It’s been said that it’s not the dates of a person’s birth or death that are important; it’s the dash between the two: What did they do while they were on the planet?
As I witness the annual frenzy surrounding Jesus’s birth—weeks of preparations, billions spent on decorations, office parties, gifts, wrapping paper and bows—I can’t help but wonder: What happened to his dash?
Let’s not kid ourselves. Jesus is not the reason for this season. Nowhere in the scriptures is it said that Jesus was born on December 25.
What we do know is that it’s the same birthday as mythological gods and saviors who were born of virgin mothers. They all healed the sick, raised the dead, were brutally murdered at a young age by those who took issue with their talents and teachings, and were resurrected in three days.
We also know that pagans celebrated the all-important winter solstice at this time of year, with decorated trees and other vestiges of modern celebrations. In fact, these grand festivities posed the greatest hurdle for those who were trying to convert pagans to Christianity. The Jews had Hanukkah in December. The pagans had Solstice. The Christians had, well, nothing.
Wait! We can still have a party! How about if we call it Christmas?
Even if we don’t care to bone up on our ancient history or mythology, those who actually read the Bible know that there are conflicting narratives of Jesus’s birth. The Book of Luke, written by a gentile physician who wanted to convert gentiles to Christianity, claims that Jesus was born in a Bethlehem barn.
As the story goes, Jesus’s very pregnant mother’s husband, Joseph, made her ride 80 miles from their home in Nazareth on a donkey so that he could pay his taxes in Bethlehem. Why Bethlehem? Because Joseph was of the lineage of David, and Hebrew scriptures had prophesied that the savior would emerge from that lineage and that village. But Jesus’s father was Invisible Spirit, God; so what was Luke’s point, exactly?
The Book of Matthew, written by a Jew who wanted to convert Jews to Christianity, totally disagrees with Luke’s barn birth narrative. Matthew says that Jesus was born in Joseph and Mary’s Bethlehem home. It is to this home that the brilliant star guided three wise men.
Archeologists recently discovered homes in that region, built during that era. They looked more like little caves, and were very close to each other. That starlight was either laser-focused or the wise men knocked on several doors before finding the savior in Matthew’s story.
Either confusion or compromise has resulted in a plethora of manger scenes and school plays that include the wise men and the star. Heaven forbid that future generations would think that Jesus was born twice, in different parts of town.
Aside from agreeing that Jesus was crucified, the Bible’s death narratives are just as argumentative, which to this Christian lends credence to the claim that it’s really not the circumstances surrounding Jesus’s birth or death that matter, it’s his dash. Most Christians disagree, some more vehemently than others.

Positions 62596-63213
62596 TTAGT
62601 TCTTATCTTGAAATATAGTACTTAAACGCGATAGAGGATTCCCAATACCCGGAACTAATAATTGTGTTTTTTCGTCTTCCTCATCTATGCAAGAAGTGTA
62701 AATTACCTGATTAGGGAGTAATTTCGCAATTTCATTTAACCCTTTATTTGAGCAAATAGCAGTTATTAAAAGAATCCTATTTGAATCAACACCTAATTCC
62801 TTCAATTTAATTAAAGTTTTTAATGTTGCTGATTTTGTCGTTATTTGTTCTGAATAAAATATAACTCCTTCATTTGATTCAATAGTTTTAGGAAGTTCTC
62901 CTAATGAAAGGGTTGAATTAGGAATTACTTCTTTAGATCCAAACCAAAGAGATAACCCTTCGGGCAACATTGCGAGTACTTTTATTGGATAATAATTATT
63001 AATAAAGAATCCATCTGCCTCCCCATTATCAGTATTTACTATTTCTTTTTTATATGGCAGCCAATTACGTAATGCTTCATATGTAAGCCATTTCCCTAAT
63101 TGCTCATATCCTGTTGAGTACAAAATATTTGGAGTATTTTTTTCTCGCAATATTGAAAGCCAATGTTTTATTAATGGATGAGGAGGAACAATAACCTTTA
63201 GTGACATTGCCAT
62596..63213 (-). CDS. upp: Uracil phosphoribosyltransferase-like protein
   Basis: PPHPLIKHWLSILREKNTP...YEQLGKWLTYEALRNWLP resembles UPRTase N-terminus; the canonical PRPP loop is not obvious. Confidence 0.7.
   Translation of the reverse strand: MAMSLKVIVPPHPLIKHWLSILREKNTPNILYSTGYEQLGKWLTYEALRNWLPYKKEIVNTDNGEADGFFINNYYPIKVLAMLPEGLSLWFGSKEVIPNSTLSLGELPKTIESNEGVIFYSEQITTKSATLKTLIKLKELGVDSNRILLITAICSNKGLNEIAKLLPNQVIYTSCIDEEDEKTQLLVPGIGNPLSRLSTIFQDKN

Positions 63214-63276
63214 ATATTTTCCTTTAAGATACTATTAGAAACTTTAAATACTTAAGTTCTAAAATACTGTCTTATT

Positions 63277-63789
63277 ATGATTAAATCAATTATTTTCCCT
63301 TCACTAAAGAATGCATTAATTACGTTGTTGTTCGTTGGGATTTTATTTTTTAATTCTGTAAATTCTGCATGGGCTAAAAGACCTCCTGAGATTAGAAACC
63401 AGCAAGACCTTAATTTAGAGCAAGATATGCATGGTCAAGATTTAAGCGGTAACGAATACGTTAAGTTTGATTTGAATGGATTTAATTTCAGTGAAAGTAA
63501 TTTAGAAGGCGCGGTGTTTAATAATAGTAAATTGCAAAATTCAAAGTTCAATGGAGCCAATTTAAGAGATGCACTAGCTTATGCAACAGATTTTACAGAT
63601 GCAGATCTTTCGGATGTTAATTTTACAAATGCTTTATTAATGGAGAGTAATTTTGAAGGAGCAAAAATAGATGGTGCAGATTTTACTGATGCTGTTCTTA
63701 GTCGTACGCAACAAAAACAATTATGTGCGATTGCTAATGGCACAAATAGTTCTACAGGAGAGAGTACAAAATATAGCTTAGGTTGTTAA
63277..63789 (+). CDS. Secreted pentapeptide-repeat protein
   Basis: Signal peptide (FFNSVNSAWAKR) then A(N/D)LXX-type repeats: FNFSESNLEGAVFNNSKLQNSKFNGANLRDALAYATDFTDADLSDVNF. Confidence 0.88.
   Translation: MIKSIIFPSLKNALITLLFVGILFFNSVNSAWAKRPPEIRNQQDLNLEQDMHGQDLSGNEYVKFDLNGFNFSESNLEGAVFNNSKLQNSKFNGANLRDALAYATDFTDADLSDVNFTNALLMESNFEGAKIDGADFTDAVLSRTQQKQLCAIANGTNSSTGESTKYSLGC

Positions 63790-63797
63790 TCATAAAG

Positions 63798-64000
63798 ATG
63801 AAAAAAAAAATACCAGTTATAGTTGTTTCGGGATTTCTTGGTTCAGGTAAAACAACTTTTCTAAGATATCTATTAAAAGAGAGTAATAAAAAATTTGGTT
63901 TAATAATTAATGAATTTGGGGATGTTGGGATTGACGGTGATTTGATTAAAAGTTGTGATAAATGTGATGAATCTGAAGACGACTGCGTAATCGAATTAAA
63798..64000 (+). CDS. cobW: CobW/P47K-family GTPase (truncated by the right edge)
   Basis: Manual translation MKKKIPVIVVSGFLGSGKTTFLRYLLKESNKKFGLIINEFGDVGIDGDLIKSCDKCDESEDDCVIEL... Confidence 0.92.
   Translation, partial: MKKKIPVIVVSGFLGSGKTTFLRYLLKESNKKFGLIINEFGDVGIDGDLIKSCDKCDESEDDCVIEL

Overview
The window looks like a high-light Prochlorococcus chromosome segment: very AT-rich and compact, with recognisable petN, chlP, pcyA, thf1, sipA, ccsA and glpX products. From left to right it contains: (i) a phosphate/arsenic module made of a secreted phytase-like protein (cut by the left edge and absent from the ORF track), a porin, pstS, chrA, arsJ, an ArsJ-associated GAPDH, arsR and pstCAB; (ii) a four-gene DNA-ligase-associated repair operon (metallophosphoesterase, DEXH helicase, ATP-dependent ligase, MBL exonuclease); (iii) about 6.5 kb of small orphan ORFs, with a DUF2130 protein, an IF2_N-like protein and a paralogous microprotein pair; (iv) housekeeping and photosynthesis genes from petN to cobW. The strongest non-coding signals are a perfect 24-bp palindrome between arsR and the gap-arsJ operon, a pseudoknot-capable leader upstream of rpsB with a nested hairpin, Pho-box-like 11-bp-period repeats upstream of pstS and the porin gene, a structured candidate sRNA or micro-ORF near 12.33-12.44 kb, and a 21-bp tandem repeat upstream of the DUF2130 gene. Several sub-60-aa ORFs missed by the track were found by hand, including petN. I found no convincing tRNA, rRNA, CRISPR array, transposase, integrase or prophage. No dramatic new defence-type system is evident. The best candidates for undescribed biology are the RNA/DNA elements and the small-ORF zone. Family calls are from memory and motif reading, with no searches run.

I can’t count the number of times I’ve been told that I’m not really Christian unless I believe Jesus’s birth narrative. Which one, exactly?
And, they say, I’m really not Christian unless I believe that only three years into Jesus’s “good news” ministry, God had him murdered in a manner that can only be described as satanic. Let me get this straight: Our Father is going to brutalize me eternally unless I believe that He inhumanely subjected the innocent Jesus to sadistic torture instead of me. Yes, they say, and if I was really a Christian, I’d be grateful.
I generally don’t celebrate when an innocent person is executed so that the guilty can go free. Instead, I celebrate a God that is bigger, better and less barbaric than portrayed by ancient scribes for whom live sacrifice was normal. I also celebrate Jesus’s dash, which overshadows the curious narratives about his birth and death.
During his dash, the religious rebel and rabbi Jesus taught us how to heal ourselves and our relationships. He taught us not to judge or condemn each other; he urged us to love our enemies and love ourselves. He taught us to forgive 70 times seven. He also taught that God is the unconditionally loving father of prodigal children who celebrates our return, even after an errant lifetime away from home. He taught that he is One with the Father, and we are One with him.
In our focus on Jesus’s beginning and end, we’ve given short shrift to the dash. In the dash, Jesus cautioned against putting new wine in old skins: Combining the ancients’ view of God as vengeful, punitive, angry, judgmental, distant, male, genocidal and hard-to-please with the “good news” that Our Father is spirit, is love, is forgiveness, is within. As a result , we’ve created a bi-polar God who loves us—but will satanically brutalize us if we don’t toe the line.
Many Christians I know believe that it’s not enough to live a life that emulates the lessons Jesus taught. Good people will be sent to hell and robbers, thieves and murders who confess with their mouths that they believe the birth and death narratives will be spared God’s horrific punishment.
Perpetrating beliefs such as that not only demonizes God; it dishonors the good news of Jesus’s wholly empowering dash.